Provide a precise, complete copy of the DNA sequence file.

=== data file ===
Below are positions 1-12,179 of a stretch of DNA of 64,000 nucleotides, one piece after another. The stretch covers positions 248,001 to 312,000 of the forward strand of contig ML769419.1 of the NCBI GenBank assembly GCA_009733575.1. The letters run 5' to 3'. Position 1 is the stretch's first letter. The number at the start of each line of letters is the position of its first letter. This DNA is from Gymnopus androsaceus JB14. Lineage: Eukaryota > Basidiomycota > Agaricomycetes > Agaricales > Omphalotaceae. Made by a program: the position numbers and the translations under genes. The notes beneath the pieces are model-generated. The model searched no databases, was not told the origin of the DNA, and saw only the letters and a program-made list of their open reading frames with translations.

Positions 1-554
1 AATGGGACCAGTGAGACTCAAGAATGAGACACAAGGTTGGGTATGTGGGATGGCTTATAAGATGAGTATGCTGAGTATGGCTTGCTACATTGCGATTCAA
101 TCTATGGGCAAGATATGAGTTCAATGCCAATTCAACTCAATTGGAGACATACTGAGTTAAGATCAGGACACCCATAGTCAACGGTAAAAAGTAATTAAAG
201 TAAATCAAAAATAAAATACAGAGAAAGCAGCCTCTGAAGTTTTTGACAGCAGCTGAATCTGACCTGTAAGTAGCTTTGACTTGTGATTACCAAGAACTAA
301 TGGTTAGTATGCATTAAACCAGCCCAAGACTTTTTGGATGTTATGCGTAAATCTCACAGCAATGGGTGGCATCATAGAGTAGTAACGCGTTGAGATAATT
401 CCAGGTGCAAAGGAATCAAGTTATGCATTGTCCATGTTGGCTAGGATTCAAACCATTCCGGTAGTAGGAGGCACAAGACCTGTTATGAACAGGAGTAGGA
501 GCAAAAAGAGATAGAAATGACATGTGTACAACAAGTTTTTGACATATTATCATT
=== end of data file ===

Below are positions 1-12,179 of a stretch of DNA of 64,000 nucleotides, one piece after another. The stretch covers positions 248,001 to 312,000 of the forward strand of contig ML769419.1 of the NCBI GenBank assembly GCA_009733575.1. The letters run 5' to 3'. Position 1 is the stretch's first letter. The number at the start of each line of letters is the position of its first letter. This DNA is from Gymnopus androsaceus JB14. Lineage: Eukaryota > Basidiomycota > Agaricomycetes > Agaricales > Omphalotaceae. Made by a program: the position numbers and the translations under genes. The notes beneath the pieces are model-generated. The model searched no databases, was not told the origin of the DNA, and saw only the letters and a program-made list of their open reading frames with translations.

Positions 1-554
1 AATGGGACCAGTGAGACTCAAGAATGAGACACAAGGTTGGGTATGTGGGATGGCTTATAAGATGAGTATGCTGAGTATGGCTTGCTACATTGCGATTCAA
101 TCTATGGGCAAGATATGAGTTCAATGCCAATTCAACTCAATTGGAGACATACTGAGTTAAGATCAGGACACCCATAGTCAACGGTAAAAAGTAATTAAAG
201 TAAATCAAAAATAAAATACAGAGAAAGCAGCCTCTGAAGTTTTTGACAGCAGCTGAATCTGACCTGTAAGTAGCTTTGACTTGTGATTACCAAGAACTAA
301 TGGTTAGTATGCATTAAACCAGCCCAAGACTTTTTGGATGTTATGCGTAAATCTCACAGCAATGGGTGGCATCATAGAGTAGTAACGCGTTGAGATAATT
401 CCAGGTGCAAAGGAATCAAGTTATGCATTGTCCATGTTGGCTAGGATTCAAACCATTCCGGTAGTAGGAGGCACAAGACCTGTTATGAACAGGAGTAGGA
501 GCAAAAAGAGATAGAAATGACATGTGTACAACAAGTTTTTGACATATTATCATT